Deduct, Capitalize and Amortize…What Does This Mean?

Katrina is starting her first business, a salon near her home.  She is not sure what it means to deduct, capitalize or amortize expenses and wants to make sure she is recording her expenses correctly.

Taking a deduction is simply subtracting the cost of an expense from your income in either the year it was paid (cash basis) or the year it was incurred (accrual basis).  Katrina would need to deduct expenses for shampoo, hair coloring, combs, scissors, laundry services and other smaller expenses that will be used up within the year.  She can also deduct up to $5,000 of her start-up costs.

Katrina may purchase larger items or assets that will last more than a year and will capitalize these expenses.  This will include startup costs over the $5,000 limit, workstations, chairs, a receptionist desk and any other purchases that fall into this category.  To capitalize an item means that you will add the amount to your basis (your contributions to the company), although you can take periodic deductions for amortization.

Katrina can amortize her start up costs by taking the full amount to be capitalized, $20,000, and divide it by 180 months (section 197 intangibles-license, permits, franchise or trademark).  In this case Katrina would deduct $111.11 per month for the entire 15-year period.  The workstations she purchased were $12,000 and she determines that they will last for at least 10 years, which means that she will deduct $100 each month over the next 120 months.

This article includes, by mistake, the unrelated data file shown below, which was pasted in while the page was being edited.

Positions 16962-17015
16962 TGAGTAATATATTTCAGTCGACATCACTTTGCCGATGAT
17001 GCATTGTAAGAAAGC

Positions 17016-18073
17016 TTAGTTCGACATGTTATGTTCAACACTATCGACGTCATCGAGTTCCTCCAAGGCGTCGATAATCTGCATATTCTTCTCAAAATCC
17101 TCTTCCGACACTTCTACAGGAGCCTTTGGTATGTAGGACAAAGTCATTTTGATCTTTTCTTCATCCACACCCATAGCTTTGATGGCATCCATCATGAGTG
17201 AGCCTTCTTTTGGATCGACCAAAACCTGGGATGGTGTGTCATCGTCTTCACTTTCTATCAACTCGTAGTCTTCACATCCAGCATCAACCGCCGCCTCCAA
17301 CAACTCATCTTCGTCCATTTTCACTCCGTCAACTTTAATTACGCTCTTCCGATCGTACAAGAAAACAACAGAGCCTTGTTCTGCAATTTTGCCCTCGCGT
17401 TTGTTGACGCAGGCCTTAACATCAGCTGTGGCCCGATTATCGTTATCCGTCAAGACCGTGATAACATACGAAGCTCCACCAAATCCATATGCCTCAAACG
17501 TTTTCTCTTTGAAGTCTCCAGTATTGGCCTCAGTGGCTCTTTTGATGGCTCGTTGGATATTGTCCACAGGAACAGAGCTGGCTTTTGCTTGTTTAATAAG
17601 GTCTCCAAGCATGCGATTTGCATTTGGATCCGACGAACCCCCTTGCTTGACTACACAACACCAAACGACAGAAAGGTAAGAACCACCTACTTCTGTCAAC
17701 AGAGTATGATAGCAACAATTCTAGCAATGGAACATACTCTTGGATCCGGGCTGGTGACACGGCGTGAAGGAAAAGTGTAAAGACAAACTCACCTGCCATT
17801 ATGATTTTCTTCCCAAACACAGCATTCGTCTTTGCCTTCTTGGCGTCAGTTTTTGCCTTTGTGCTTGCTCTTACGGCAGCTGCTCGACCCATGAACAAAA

Repair and maintenance costs can be deducted or capitalized, whatever treatment Katrina chooses, she must remain consistent.  It would be a good idea for Katrina to implement a written policy outlining how expenses are to be handled, to include a dollar threshold for capitalized items.  This will ensure that she is consistent in her record keeping.

If all this terminology is making your head hurt, contact Excerebus CPA Firm at or 407-988-5647 and let us help you.

Categories: Tax Information

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